Conservative commentator Dinesh D’Souza is under indictment for allegedly running an illegal contribution scheme in a 2012 U.S. Senate race.
D’Souza, whose highly critical film 2016: Obama’s America became a commercial success in 2012, was charged Thursday with one count of contributing money to a U.S. Senate campaign in the name of others, totaling $20,000, which carries a maximum of two years in prison. He’s also been charged with causing a false statement to be made to the Federal Election Commission, which carries a maximum of five years in prison.
According to the indictment, D’Souza allegedly told associates to make campaign contributions for a single candidate, which he then reimbursed.
“Trying to influence elections through bogus campaign contributions is a serious crime. Today, Mr. D’Souza finds himself on the wrong side of the law,” FBI Assistant Director-in-Charge George Venizelos said in a statement. “The Federal Election Campaign Act was written to limit the influence of money in elections; the FBI is fiercely committed to enforcing those laws to maintain the integrity of our democratic process.”
Federal laws laws prohibit an individual from making more than a total of $5,000 in campaign contributions to any one candidate.
D’Souza’s documentary, which grossed over $33 million and included an interview with the president’s half-brother, became a hit among conservatives with its sharply critical view of President Obama. He is also a best-selling author, former King’s College president, and former policy analyst for President Reagan.
What We're Following See More »
Paul Ryan told CNN today he's "not ready" to back Donald Trump at this time. "I'm not there right now," he said. Ryan said Trump needs to unify "all wings of the Republican Party and the conservative movement" and then run a campaign that will allow Americans to "have something that they're proud to support and proud to be a part of. And we've got a ways to go from here to there."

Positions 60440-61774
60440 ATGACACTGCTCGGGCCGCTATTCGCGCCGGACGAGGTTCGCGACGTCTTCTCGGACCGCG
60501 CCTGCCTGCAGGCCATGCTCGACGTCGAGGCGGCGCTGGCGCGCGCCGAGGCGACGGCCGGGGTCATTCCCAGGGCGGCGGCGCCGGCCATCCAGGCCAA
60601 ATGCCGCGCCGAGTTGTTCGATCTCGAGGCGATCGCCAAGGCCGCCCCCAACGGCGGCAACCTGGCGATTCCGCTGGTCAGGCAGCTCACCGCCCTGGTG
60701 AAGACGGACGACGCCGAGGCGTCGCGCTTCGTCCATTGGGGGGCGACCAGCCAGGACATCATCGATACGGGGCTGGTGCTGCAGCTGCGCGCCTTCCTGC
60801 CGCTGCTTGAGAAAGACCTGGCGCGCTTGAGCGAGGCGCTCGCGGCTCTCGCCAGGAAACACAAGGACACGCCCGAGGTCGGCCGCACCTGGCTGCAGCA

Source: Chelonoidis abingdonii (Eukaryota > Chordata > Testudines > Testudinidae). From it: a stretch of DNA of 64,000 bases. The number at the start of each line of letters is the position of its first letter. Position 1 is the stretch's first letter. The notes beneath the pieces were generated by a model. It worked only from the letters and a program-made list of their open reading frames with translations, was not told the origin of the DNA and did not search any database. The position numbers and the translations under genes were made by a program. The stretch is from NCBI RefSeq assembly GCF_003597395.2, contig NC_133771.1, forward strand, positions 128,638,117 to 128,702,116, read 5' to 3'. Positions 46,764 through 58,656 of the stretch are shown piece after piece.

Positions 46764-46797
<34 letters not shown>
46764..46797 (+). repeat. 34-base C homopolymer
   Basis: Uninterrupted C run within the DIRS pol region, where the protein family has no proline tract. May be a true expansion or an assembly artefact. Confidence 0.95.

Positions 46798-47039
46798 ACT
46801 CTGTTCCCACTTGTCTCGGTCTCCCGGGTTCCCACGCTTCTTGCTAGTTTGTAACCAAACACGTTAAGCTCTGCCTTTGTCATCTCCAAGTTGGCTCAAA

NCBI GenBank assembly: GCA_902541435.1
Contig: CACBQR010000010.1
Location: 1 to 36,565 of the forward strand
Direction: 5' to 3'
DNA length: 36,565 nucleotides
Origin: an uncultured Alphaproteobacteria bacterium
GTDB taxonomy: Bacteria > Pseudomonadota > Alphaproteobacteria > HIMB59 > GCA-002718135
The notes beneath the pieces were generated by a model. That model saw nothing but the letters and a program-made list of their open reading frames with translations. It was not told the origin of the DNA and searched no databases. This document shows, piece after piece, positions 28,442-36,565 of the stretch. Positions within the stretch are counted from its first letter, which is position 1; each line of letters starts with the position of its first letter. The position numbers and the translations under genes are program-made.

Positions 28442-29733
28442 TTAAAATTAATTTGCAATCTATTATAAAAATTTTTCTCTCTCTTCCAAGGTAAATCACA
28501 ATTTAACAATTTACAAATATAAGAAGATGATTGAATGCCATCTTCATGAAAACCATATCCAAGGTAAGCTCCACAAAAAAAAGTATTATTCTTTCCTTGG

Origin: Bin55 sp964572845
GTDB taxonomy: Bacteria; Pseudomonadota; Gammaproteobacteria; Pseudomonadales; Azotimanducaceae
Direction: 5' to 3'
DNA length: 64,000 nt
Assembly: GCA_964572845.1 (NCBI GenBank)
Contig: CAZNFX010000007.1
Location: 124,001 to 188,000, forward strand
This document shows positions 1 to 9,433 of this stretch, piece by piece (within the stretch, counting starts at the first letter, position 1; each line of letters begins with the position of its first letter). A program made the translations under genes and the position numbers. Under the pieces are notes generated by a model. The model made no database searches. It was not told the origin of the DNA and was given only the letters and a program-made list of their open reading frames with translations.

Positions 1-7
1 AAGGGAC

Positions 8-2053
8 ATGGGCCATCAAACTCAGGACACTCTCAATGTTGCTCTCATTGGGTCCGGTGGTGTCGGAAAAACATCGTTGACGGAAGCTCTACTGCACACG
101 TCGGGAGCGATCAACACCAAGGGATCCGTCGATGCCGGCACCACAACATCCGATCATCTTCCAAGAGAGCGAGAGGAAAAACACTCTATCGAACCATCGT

In The New Yorker, Jeffrey Toobin gives Preet Bharara, the U.S. Attorney for the Southern District of New York, the longread treatment. The scourge of corrupt New York pols, bad actors on Wall Street, and New York gang members, Bharara learned at the foot of Chuck Schumer, the famously limelight-hogging senator whom he served as a member of the Senate Judiciary Committee staff. No surprise then, that after President Obama appointed him, Bharara "brought a media-friendly approach to what has historically been a closed and guarded institution. In professional background, Bharara resembles his predecessors; in style, he’s very different. His personality reflects his dual life in New York’s political and legal firmament. A longtime prosecutor, he sometimes acts like a budding pol; his rhetoric leans more toward the wisecrack than toward the jeremiad. He expresses himself in the orderly paragraphs of a former high-school debater, but with deft comic timing and a gift for shtick."
President Obama has announced another round of commutations of prison sentences. Most of the 58 individuals named are incarcerated for possessions with intent to distribute controlled substances. The prisoners will be released between later this year and 2018.
The Daily Beast has unearthed a piece that Donald Trump wrote for Gear magazine in 2000, which anticipates his 2016 sales pitch quite well. "Perhaps it's time for a dealmaker who can get the leaders of Congress to the table, forge consensus, and strike compromise," he writes. Oddly, he opens by defending his reputation as a womanizer: "The hypocrites argue that a man who loves and appreciates beautiful women (and does so legally and openly) shouldn't become a national leader? Is there something wrong with appreciating beautiful women? Don't we want people in public office who show signs of life?"